Axington has received a letter of demand from its landlord Klang Valley Projects claiming about RM15,592 (S$5,100) in rent arrears and late interest charges for September and last month.
These relate to its lease of a unit at office building Wisma Goldhill at 67 Jalan Raja Chulan in Kuala Lumpur, the Catalist-listed firm said in a filing last Friday night.
The letter of demand, dated last Wednesday, gave notice that the company was to repay the outstanding sums by today.
If it fails to do so, the landlord will take necessary action, including initiating legal proceedings against Axington without any further reference.
The Singapore-listed company said that although its bank accounts have a "more than sufficient" amount to satisfy the outstanding sums, no payment has been made because it has been in the process of changing the authorised signatories of its bank account since early September.
Axington is thus unable to make any payment until such changes take effect, it added.
The company came under the control of scandal-hit cousins Nelson Loh and Terence Loh in July. But The Business Times reported in September that the two were seeking to offload their stake in the firm.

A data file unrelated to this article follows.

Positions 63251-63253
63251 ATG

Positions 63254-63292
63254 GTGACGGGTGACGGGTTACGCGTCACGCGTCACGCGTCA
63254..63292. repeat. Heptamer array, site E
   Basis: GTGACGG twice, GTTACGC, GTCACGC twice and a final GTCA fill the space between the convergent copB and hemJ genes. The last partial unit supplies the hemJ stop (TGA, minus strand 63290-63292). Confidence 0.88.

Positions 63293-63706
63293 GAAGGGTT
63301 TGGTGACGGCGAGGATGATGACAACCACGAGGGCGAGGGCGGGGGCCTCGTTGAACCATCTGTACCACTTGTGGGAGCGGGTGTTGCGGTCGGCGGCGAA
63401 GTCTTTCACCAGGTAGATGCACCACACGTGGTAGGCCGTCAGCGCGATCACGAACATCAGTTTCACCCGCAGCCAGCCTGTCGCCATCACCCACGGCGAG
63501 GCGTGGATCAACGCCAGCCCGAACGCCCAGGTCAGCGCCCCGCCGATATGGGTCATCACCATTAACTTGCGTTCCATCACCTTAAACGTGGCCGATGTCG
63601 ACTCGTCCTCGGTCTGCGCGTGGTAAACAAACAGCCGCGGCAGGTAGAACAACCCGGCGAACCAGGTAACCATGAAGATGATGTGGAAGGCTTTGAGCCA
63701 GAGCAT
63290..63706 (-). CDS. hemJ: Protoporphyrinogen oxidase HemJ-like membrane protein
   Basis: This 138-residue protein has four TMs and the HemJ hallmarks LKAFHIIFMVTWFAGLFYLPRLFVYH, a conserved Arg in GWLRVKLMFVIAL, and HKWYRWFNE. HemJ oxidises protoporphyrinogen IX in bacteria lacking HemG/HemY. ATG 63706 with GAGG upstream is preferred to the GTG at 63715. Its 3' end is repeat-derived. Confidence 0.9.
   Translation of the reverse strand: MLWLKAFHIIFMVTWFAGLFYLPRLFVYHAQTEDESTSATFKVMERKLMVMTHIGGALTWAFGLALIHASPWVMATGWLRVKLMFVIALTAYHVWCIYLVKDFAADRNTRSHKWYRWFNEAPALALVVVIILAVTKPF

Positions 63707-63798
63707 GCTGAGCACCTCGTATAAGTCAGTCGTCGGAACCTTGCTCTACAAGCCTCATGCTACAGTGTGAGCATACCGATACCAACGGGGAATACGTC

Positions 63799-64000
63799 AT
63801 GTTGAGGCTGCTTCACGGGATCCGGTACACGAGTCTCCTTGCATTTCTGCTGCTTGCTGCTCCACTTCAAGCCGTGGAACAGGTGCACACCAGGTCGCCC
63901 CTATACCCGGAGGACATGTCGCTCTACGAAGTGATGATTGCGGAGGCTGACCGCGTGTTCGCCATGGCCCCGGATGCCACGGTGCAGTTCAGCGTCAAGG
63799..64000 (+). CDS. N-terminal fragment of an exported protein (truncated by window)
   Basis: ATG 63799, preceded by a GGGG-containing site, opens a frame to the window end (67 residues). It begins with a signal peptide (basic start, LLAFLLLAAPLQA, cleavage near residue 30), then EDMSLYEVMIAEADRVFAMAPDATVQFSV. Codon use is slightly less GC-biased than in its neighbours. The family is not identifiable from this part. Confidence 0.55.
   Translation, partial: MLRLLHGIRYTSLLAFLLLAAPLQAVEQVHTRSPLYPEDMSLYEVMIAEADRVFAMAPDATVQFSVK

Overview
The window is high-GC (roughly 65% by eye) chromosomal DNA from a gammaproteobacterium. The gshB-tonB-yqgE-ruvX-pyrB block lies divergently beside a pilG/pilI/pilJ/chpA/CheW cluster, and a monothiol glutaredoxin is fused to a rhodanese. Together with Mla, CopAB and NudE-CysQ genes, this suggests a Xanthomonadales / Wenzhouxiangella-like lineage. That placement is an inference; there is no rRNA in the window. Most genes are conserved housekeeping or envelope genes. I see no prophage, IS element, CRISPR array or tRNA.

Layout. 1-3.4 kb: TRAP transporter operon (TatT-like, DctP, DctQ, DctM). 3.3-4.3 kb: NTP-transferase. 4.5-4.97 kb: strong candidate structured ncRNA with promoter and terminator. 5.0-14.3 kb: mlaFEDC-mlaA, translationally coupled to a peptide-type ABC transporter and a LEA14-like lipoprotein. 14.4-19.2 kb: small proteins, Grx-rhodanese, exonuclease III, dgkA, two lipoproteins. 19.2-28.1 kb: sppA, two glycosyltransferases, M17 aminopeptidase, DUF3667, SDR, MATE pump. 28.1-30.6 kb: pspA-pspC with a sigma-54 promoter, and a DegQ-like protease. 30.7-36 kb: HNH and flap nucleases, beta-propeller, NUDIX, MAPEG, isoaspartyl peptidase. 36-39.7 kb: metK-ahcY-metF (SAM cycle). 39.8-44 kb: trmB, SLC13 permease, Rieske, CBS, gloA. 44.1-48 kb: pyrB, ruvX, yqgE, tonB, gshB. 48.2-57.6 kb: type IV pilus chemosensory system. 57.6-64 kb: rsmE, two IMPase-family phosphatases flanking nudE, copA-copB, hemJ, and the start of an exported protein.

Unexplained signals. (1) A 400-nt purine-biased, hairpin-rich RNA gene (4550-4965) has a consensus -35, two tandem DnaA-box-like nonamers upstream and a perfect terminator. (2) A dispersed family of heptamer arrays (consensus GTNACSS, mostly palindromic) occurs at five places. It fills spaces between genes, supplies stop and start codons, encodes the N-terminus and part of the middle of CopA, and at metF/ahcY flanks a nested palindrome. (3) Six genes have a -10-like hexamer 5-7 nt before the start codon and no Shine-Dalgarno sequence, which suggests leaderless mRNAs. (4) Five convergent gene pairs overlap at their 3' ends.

The Lohs and business partner Evangeline Shen are co-founders of Singapore-registered Bellagraph Nova (BN) Group, which grabbed headlines earlier this year by announcing a bid for English Premier League football club Newcastle United.
But BN Group became mired in controversy because of revelations ranging from doctored images showing former United States president Barack Obama to inconsistencies in claims and retracted press statements.
As for Axington, after its takeover by the Lohs, the professional advisory services group in July proposed to change its core business to provide medical and consumer wellness services, and to acquire a Malaysian medical products distributor to kick-start this plan.
However, the acquisition fell through last month.
Ms Shen resigned as Axington chairman on Aug 30, along with three other directors who also left the board.
Last month, the Lohs also formalised their split, inking an agreement to separate their business interests.
Axington said last week that it was seeking a new auditor after a plan to switch auditors did not pan out.
THE BUSINESS TIMES